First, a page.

But it goes beyond token concern for those who are facing hard times now or in the future. Learning more about how “the other side” thinks, what they worry about, what motivates them, and what they want from government will help prevent the kind of blind divisiveness that seems to pervade public discourse. And it might help to cure the statistical myopia that caused this election to be such a shock.
Iam trying very hard to follow Obama’s suggestion to give the incoming president a chance, to be “open minded.” I’m doing my best to stay positive, and for all of our sakes I am sincerely hoping to be surprised by President Trump. (It still feels weird to say it.)
Nietzsche has this saying, “if you stare into the abyss, the abyss stares back into you.” The prospect of President Trump may seem scary to a lot of people, myself included, but there’s nothing I can do to change the situation today. There’s another election in two years, and another presidential election two years after that.
Just how much damage can he do in four years?
On second thought… it’s best not to answer that. That’s the void calling.
Update: Well, my post has been up for 4 hours and then this happens. It’s going to be a long four years…
Cross-posted on Medium.
For those unfamiliar with the story, Mike Rothenberg is – or, was – an uber-connected 31 year-old solo general partner of Rothenberg Ventures (which changed its name to “Frontier Tech Ventures” this week). He was known for being one of the best-connected “millennials” in Silicon Valley, his rapid turnaround on deals, throwing raucous and very expensive parties, unorthodox management fee structuring and carried interest distributions, and funding his (failing) startup project with $5 million of Rothenberg Ventures’s capital. (~10% of the entire firm’s AUM.)
The question is, is this a one-off event or a signal of more failures to come in the micro VC space. As I’ve previously written about there is a real explosion in the number of funds with less than $100 million in assets under management, many of which are raised by first-time fund managers.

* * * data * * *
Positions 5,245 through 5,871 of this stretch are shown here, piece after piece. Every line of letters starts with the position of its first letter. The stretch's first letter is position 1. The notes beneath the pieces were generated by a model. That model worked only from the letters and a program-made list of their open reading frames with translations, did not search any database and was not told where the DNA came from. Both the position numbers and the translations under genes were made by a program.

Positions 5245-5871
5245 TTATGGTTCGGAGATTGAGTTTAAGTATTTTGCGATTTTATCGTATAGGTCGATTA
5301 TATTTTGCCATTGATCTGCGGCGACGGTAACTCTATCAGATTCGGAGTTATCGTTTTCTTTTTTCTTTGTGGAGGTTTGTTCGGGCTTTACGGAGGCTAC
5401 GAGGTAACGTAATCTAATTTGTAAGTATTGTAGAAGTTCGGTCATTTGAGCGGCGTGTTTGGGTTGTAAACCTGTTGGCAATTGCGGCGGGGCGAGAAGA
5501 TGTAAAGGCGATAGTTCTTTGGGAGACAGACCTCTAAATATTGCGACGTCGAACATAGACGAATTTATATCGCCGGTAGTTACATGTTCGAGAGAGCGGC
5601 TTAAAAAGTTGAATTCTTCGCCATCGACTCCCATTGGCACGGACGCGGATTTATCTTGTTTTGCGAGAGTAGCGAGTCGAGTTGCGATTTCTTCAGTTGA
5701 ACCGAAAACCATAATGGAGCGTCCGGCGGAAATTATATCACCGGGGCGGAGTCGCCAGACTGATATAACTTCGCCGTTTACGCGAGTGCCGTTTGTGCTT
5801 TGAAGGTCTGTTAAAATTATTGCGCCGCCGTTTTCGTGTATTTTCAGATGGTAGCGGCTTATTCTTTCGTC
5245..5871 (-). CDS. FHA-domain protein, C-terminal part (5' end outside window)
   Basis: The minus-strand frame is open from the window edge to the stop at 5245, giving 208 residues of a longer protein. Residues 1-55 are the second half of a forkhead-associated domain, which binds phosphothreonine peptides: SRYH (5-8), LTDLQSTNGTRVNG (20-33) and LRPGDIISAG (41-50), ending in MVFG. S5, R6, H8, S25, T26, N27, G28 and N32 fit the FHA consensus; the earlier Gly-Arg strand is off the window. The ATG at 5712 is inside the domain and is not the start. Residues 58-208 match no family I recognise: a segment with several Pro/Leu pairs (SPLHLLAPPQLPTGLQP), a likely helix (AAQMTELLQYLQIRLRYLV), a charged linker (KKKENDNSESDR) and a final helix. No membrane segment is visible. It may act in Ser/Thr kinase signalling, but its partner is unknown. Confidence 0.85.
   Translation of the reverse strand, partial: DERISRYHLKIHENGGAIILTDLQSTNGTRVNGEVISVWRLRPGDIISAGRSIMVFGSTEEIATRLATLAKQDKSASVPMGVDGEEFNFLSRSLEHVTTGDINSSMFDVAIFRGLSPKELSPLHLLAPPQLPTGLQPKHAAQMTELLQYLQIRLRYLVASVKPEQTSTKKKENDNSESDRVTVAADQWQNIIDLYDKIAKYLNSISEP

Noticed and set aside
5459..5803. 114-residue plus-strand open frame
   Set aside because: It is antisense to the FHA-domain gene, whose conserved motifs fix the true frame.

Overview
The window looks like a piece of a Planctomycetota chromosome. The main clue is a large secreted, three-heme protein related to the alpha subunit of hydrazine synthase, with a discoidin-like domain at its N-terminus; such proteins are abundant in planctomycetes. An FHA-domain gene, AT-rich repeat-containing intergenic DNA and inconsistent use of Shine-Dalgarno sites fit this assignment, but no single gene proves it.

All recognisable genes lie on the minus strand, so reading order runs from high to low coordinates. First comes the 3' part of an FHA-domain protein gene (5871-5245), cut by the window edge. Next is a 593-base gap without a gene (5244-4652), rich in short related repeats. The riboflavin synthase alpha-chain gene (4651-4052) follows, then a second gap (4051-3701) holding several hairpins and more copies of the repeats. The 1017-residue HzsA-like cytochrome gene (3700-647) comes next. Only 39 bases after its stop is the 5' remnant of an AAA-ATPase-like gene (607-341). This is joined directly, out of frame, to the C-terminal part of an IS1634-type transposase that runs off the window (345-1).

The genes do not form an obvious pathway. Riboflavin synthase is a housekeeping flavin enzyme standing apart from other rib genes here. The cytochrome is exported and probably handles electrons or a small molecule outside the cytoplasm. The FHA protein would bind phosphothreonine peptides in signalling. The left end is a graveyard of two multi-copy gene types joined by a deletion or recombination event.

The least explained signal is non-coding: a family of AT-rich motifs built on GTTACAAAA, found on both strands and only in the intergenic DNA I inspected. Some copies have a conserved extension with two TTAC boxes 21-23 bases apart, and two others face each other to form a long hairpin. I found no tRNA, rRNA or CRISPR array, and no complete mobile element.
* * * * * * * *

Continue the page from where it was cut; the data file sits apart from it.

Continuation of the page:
How many of them are spending too much of their small management fees on marketing, events and providing services to their portfolio companies? Rothenberg is the apotheosis of “young VCs go wild” stereotypes. I mean, the guy inscribed his VC fund’s logo into his bathroom tile.
But there are surely many like him. Excess and irresponsibility exist on a gradient, and it’s worth identifying the funds on the darker grey side of the spectrum sooner rather than later.
There is a lot of good that small funds can do, but the VC community might want to proactively prevent stuff like this from happening again. In the meantime, those looking to raise should hope that one very public bad apple doesn’t sour LPs to the prospect of investing in smaller funds.
This past week, Apple announced a number of things at a special event in San Francisco. Among them was the latest iPhone model which, controversially, did away with the 3.5 mm headphone jack. Company claims that this omission was “courageous” were met with sneers and jeers from the peanut gallery and media cognoscenti alike.Continue reading “Of Apple & Courage”
The Wall Street Journal published an article shining a light on Andreessen Horowitz, the vaunted VC firm that seemingly came out of nowhere in 2009 to become one of the most prestigious venture firms in Silicon Valley. The article indicates that a few of a16z’s funds are not performing as well as their age-matched peers.
The visualization I made for that piece is one of the coolest I’ve made during my time freelancing for Mattermark. (See featured image above.) An explanation of how to interpret this network visualization can be found in the piece on Mattermark’s blog. But that’s not what this post is for.
One of my editors asked me to share some information about how I created the visualization and more about social network theory and analysis in general. Rather than letting my list of resources lie forgotten in a direct messages channel on Slack, I decided to expand and share it here for other people to benefit from. Continue reading “Dive Into Network Theory: Some Resources for The Curious”
One of the biggest stories to hit the Bitcoin space in months was the theft of 119,756 BTC (valued at ~$70 million USD) from Bitfinex this week. For those that aren’t familiar with the story, a great re-cap was published on CoinDesk within 24 hours of the break-in. (Obviously, if you’re reading this far into the future, the public’s understanding of the hack has likely changed.)
The attack brought to light a lot of questions about the security of Bitcoin exchanges and online wallets. As I’ve previously written, a lot of these questions arise from the tension between the trust one necessarily places in third parties to secure users’ Bitcoin holdings and the notion that Bitcoin, as a system, is built around the principle of trustless-ness. In light of the repeated failures of trusted third parties to maintain security, it’s likely that there will be more scrutiny of Bitcoin wallet providers and renewed interest in self-managed Bitcoin security. Phishing Test helps you to boost the security awareness of individuals and organizations.